“Welcome to Pine Lake” is a scathing indictment of the privilege of obliviousness when it comes to class and race. And Gambino notes that even following the release of the documentary, Pine Lake continues its predatory ticketing practices as a source of revenue.
Gambino and Broffman met in Amman during the first Gulf War when Broffman was working out of the CNN London bureau and Gambino was in the Rome bureau. They started dating in Mogadishu, got engaged in Bosnia and were married in Rome. They’ve lived in Atlanta for 23 years.
An accomplished documentary filmmaker in his own right, Broffman is the director of the 2015 film “Help Us Find Sunil Tripathi” about a Brown University student who became the target of vicious social media speculation that he was connected to the Boston Marathon bombing when he went missing in 2013.
The couple continues their work together in “Wasteland.” The film initially focused on Lowndes County in Alabama’s Black Belt, where a lack of adequate sewage disposal in predominately Black neighborhoods has led the United Nations and others to liken the region to something out of a developing nation.
But Gambino saw waste as a topic far larger in scope than just rural Alabama and expanded the production to cover “sanitation as it relates to systemic racism in Mt. Vernon, New York; climate change, over-development and septic tanks in southwest Florida; and hog manure in Iowa,” she says. “Because I wanted to share stories about the important links between our waste and the human right to clean water and sanitation.”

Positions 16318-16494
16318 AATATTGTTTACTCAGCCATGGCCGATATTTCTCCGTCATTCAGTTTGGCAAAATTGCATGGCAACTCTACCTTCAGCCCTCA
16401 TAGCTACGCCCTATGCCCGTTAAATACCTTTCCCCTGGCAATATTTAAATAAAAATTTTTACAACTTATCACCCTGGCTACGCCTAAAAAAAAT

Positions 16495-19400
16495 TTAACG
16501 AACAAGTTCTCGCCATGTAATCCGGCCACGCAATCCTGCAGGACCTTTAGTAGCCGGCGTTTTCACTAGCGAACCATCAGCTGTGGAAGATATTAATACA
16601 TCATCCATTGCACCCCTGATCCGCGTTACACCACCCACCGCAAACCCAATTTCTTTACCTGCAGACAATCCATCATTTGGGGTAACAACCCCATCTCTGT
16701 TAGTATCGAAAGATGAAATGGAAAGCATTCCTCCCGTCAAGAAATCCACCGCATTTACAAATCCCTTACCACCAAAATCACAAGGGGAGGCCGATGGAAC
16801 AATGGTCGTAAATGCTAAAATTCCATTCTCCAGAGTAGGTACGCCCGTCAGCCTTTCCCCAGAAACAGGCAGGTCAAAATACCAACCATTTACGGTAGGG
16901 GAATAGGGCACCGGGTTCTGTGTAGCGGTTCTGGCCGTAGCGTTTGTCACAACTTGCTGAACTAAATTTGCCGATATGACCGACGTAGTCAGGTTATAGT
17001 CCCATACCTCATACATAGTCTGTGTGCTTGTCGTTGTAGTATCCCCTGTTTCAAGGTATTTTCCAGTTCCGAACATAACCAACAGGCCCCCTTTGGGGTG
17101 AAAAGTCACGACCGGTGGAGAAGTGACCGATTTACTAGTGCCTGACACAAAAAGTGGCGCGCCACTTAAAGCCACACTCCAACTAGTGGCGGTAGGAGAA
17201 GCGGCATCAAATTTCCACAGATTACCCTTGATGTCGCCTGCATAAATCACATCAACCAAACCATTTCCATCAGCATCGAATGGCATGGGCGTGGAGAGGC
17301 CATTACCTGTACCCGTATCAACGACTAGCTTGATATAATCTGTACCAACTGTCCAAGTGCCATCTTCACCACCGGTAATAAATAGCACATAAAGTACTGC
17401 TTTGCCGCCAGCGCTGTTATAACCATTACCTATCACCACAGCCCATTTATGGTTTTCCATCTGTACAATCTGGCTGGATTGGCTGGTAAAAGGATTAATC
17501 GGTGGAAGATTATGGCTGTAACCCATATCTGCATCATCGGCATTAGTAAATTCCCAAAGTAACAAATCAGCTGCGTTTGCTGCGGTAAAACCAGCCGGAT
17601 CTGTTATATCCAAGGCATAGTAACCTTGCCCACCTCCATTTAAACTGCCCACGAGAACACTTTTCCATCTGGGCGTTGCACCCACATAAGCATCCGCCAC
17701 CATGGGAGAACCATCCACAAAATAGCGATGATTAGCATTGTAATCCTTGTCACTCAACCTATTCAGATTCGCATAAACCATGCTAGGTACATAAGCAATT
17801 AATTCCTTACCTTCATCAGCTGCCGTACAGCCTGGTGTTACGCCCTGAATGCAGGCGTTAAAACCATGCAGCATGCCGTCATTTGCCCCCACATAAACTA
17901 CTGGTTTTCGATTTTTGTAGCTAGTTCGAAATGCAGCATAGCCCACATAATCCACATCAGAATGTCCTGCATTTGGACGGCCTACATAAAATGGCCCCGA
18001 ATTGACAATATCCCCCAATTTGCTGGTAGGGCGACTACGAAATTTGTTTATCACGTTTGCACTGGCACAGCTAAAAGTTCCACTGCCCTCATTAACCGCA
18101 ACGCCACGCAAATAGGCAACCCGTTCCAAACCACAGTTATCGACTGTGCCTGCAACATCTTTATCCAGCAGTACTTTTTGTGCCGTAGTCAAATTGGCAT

CBS News correspondent and executive producer Adam Yamaguchi travels to those four communities in New York, Alabama, Florida and Iowa to show the devastating impact of crumbling sewage infrastructure, factory farming and poverty on the environment and on individual Americans’ lives.
In Iowa, the film crew documents manure run-off from the state’s massive hog farms that has contaminated ground water with toxic nitrates. Residents have been left with a host of cancers and waterways so filled with waste that swimming is an impossibility.
And in Fort Myers, Florida, one of the fastest-growing cities in the country, sewer systems that can’t keep up with population growth imperil the state’s rich ecosystem and abundant wildlife, spawning red tides and algal blooms.
Yamaguchi interviews Mt. Vernon resident Linda McNeil, who has had to clean raw sewage that has backed up into her home countless times over the past two decades because of the city’s crumbling sewer system. A kind of waste crisis team is shown heading to emergencies throughout the city where basements, garages and businesses have periodically been flooded with raw sewage.
After reporting on sub-standard sanitation in India and Indonesia, Yamaguchi says he was astounded to discover such deplorable conditions in American cities like Mt. Vernon.
“Given my previous reporting, it was all the more shocking to find that Americans too are dealing with inadequate sanitation — with failing septic systems and straight pipes emptying human waste into pits, sometimes merely feet away from their homes.”
“The idea that people live in constant fear of sewage backing up into their homes, in a city just miles away from Manhattan, I think would shock most people,” says Yamaguchi.
WHERE TO WATCH
“Wasteland” debuts Feb. 24 on Paramount Plus. “Welcome to Pine Lake” can be seen on CBSN and YouTube; “Help Us Find Sunil Tripathi” is available on Amazon Prime